For Some Children With Anxiety Problems, Genetics Play a Role

A recent study conducted by researchers at Stanford University’s School of Medicine, and published in the Journal Biological Psychiatry, suggests that children who struggle with anxiety have unusually large amygdalae. This part of the brain is responsible for several intense emotions, including fear. Indeed, scientists refer to this part of the brain as the “fear center.” The study examined 76 kids between the ages of seven and nine, while parents underwent assessments concerning the anxiety levels of their children.   

Examining The Brain  

The authors of the study used non-invasive MRI scans to examine the brains of the young subjects. Children with larger amygdalae were found to exhibit higher levels of anxiety than other children. Greater connectivity with other parts of the brain correlated with emotion perception and attention was also found in the unusually anxious participants.

What Is The Amygdala?

Most broadly speaking, the amygdala is involved in emotional behavior, learning and motivation. This part of the brain receives input from all five of our senses. It is responsible not only for fear, but also for other intense emotions, such as aggression. It should therefore come as no surprise that dysfunction of, or injury to, the amygdala, can have serious emotional consequences. For example, irritative lesions produced by temporal lobe epilepsy can stimulate the amygdala, causing panic attacks.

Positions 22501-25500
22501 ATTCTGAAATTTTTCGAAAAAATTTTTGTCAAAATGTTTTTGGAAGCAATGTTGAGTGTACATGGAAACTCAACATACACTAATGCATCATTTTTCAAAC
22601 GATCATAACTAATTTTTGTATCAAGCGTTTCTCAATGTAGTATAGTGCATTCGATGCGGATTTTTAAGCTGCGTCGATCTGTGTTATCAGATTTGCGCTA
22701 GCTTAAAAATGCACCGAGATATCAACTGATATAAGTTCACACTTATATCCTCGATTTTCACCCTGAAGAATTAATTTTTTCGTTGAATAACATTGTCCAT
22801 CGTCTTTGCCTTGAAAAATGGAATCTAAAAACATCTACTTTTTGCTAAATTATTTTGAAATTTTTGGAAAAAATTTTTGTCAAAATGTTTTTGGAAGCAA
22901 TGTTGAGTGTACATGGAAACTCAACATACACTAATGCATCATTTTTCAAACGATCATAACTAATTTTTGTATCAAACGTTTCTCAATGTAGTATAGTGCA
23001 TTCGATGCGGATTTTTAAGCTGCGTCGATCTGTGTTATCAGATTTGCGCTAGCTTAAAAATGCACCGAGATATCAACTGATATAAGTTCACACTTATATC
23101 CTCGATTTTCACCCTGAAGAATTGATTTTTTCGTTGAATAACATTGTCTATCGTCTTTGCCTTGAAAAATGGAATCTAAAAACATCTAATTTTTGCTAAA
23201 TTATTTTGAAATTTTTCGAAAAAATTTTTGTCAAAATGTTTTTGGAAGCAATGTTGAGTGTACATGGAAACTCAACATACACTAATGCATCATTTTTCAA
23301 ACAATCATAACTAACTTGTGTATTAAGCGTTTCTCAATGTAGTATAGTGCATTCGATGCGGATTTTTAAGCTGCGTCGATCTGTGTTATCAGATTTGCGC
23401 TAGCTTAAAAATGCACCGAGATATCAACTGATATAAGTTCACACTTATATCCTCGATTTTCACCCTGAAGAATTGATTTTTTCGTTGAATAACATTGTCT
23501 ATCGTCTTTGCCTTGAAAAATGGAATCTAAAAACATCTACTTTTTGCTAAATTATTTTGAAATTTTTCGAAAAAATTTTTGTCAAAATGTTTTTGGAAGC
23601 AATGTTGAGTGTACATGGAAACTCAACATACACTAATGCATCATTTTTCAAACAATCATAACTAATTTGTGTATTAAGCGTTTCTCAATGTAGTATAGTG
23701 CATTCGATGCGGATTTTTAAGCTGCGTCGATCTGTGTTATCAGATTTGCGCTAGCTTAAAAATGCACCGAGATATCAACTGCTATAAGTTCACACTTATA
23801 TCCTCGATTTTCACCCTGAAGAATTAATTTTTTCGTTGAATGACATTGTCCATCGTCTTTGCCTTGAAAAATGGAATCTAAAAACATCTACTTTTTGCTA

Destructive lesions, such as ablation of the amygdala, can have the opposite effect. Such lesions cause animals to become tame and humans to become calm, exhibiting flat emotions. This can result from diseases such as Urbach-Wiethe disease, which results from calcium being deposited in the amygdala. Individuals with bilateral amygdala lesions are incapable of distinguishing different emotions in facial expressions, although they retain the ability to identify faces. The part of the amygdala associated with memory and recognition resides in a part of the brain linked with perception, allowing the brain to create emotionally charged memories.

Formula For Fear  

The researchers were even able to develop an equation by which anxiety levels could be measured based on measurements of amygdala volume and connectivity examined by the MRI. Hopefully, this study will contribute to understanding the role certain amygdala circuits play in the neurological component of anxiety, which may lead to safer and/or more effective treatment for those who suffer from this potentially devastating class of mood disorder. Researchers hope that the study may shed light on potential neurodevelopmental origins of excess anxiety, which may itself provide avenues of treatment that may nip anxiety in the developmental bud before it becomes an intractable habit in adults. In the meantime, cognitive-behavioral therapy (CBT) and SSRI medications remain valuable sources of treatment for those who suffer from anxiety disorders.